Tuesday, March 31, 2009

Mistakes Beget Greater Mistakes

The marketplace today wants to buy what the government has issued or guaranteed (explicitly and implicitly). Market operators also want to buy what our government is going to buy. In particular, the market absolutely adores Treasuries, agency MBS, and GSE debt. There is no chance that such a system will effectively allocate resources. There is today no prospect that such a financial structure will spur the necessary economic overhaul. None.
Many current numbers here. Above analysis at bottom.

Full article.

Monday, March 30, 2009

The Failure of Managed Capitalism, not the free market

This isn't free market capitalism. It's Davos capitalism, a managerial capitalism run by an enlightened elite--politicians, business leaders, technology gurus, bureaucrats, academics, and celebrities--all gathered together trying to make the economic world smarter or more humane. It might even be, as Bill Gates famously said last year at Davos, a more "creative" capitalism.

The late Samuel Huntington coined the term Davos Man -- a soulless man, technocratic, nation-less, and cultureless, severed from reality. The modern economics that undergirded Davos capitalism is equally soulless, a managerial capitalism that reduces economics to mathematics and separates it from human action and human creativity.
If they get away with it, they'll have a fundamental confusion to thank: Davos capitalism has become equated with free markets. While this is a thoroughly bi-partisan affair with roots stretching back many decades, much of the current confusion stems from the work of the New Democrats and New Labour of the early 1990s. The Soviet Union had collapsed and Keynesian economies in Europe and the United States had failed. It was politically unacceptable to use the language of centralized planning, so astute politicians like Bill Clinton and Tony Blair used market-friendly language. They spoke about a smarter capitalism, managed globalization, the government working with business, and public/private partnerships. They used market language while pursuing managerial capitalism.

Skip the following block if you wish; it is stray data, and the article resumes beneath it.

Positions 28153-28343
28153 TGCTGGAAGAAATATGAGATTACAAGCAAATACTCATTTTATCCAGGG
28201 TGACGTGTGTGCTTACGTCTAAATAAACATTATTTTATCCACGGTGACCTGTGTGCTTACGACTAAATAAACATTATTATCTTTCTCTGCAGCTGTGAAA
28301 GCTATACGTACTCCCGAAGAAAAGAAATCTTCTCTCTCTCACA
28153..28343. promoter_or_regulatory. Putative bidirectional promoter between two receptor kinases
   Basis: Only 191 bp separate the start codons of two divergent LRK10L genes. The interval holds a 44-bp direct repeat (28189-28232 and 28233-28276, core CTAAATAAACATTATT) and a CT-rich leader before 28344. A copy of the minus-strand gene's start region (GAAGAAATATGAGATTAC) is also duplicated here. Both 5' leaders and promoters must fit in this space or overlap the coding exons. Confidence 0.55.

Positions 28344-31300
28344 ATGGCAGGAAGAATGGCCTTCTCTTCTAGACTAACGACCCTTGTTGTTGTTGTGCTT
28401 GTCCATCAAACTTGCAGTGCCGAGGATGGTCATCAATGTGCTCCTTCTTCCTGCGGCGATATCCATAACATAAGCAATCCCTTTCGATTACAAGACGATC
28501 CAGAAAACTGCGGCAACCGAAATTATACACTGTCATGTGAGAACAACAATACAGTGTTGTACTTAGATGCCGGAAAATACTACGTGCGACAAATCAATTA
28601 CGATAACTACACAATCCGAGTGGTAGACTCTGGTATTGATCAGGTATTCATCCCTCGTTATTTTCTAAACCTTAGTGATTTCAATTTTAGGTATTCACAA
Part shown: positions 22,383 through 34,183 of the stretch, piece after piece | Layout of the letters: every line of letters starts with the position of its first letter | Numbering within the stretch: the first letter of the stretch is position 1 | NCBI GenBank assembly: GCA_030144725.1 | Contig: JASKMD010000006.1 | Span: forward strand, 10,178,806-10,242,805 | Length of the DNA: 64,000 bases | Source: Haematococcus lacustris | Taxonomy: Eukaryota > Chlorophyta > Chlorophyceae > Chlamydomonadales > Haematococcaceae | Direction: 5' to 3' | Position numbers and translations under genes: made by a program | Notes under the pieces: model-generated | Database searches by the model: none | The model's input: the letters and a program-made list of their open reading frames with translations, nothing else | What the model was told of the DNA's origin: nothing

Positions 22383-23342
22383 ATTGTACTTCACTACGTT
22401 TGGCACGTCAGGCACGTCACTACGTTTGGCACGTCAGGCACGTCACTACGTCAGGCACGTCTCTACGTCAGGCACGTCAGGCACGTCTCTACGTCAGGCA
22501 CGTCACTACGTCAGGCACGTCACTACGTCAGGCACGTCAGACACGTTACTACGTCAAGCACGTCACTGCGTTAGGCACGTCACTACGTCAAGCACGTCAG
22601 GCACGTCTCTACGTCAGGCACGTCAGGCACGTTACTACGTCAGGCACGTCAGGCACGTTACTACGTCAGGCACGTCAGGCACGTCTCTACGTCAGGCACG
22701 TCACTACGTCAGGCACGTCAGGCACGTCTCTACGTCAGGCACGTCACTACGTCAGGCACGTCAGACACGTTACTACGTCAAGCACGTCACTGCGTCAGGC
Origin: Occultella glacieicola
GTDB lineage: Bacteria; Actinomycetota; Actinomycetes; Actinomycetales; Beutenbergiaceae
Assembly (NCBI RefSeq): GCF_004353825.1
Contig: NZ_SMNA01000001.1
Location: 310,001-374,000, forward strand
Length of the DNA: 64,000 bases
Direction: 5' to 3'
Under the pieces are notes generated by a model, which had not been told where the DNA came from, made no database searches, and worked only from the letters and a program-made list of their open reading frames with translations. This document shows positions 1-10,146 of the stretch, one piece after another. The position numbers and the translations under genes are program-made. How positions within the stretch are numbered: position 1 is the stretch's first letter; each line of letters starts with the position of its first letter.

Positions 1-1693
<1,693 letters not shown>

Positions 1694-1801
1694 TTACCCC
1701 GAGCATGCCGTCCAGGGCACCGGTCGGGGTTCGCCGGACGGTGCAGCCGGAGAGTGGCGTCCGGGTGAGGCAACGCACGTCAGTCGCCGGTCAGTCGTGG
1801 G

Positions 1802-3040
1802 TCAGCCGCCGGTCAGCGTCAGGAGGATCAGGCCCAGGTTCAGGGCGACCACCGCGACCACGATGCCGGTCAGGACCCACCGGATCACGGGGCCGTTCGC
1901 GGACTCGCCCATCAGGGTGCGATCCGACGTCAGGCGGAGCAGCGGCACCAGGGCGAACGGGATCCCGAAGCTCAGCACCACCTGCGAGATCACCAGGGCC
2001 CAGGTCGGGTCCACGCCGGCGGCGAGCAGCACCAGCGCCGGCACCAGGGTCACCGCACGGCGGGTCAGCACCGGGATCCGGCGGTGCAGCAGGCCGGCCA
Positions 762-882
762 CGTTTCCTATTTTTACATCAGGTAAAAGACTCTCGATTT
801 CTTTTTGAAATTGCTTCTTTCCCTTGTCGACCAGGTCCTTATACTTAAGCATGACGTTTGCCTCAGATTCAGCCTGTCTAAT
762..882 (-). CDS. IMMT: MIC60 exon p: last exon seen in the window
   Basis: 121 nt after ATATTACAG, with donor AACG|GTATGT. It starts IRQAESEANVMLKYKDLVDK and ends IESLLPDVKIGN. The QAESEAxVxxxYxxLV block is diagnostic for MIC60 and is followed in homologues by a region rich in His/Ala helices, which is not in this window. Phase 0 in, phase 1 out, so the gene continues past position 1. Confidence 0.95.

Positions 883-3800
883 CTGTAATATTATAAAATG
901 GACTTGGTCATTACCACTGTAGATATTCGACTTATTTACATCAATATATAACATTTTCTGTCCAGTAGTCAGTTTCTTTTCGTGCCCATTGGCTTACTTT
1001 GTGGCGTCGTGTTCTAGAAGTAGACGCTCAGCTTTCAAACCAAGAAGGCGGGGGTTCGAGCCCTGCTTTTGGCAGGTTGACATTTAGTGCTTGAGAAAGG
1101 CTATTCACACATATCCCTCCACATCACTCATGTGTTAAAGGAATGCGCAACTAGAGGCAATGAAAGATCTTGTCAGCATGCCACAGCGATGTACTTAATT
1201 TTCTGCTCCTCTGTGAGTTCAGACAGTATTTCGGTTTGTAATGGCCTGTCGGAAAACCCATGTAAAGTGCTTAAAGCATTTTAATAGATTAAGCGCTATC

Critical thinking that can be applied far beyond Davos.


Saturday, March 28, 2009

Rising home sales myth blown away: New Home Sales Fell 41% in February 2009

The parade of the mathematically innumerate business writers continue to misread data. The latest evidence? New Home Sales.

After incorrectly reporting the Existing Home Sales, the mainstream media misread the Census department report of New Homes.

No, New Home Sales data did not improve. In fact, they were not only not positive, they were actually horrific. The year over year number was a terrible down 41%. Sales from this same period a year ago have nearly been halved.
Let me remind that many of these folks incorrectly misinformed you that Housing wasn’t getting worse in 2006, 2007 and 2008 — just as Home sales and prices went into an historic freefall. Now, these same folks are misinforming you that Housing has turned around and is improving. That is simply unsupported by the data.
Documented in the article.

Full version.

Friday, March 27, 2009

Japanese economy beyond disastrous

Exports nearly halved in February, falling 49.4 per cent from a year earlier, as demand for Japanese goods plunged in key markets.
Exports to the US continued to decline sharply, falling by 58.4 per cent last month while exports to Europe also fell sharply, dropping a record 54.7 per cent.

Thursday, March 26, 2009

The Criminalization of Everyday Life

While I was inside, I was astounded by the kinds of things that take up police and court time. A couple of people nabbed for being in various parks after dark. One of them was walking his dog. Two young men accused of riding their bicycles on the sidewalk. Three people arrested for sleeping in a subway station. My roommate in the lock-up was an articulate and self-aware 60-year-old whose sin was that he bought a bottle of booze and had taken a swig on the street. In the cell next to us: two costumed Mariachis busted for busking on the subway. They were repeat offenders. Their weapons: a guitar and an accordion.

With zero tolerance, we have finally done it: We have criminalized everyday life. After all, in the course of their life people sometimes ride their bikes on the sidewalks. And once upon a time not too long ago, it was normal to go into the parks after dark. My friends and I did all the time, particularly if we had time to kill before or after the opera, the symphony, or a jazz or rock concert. We walked brazenly between subway cars. Some of us even – horror of horrors! – played music on the street or in the subway without a license. And, though my parents would not be happy to know it even now, we sometimes drank beer in public – making sure, in an important but legally meaningless gesture, that the bottle was in a paper bag. If I did any of this on a regular basis today, I’d probably be considered a behavioral recidivist and sent to Riker’s Island.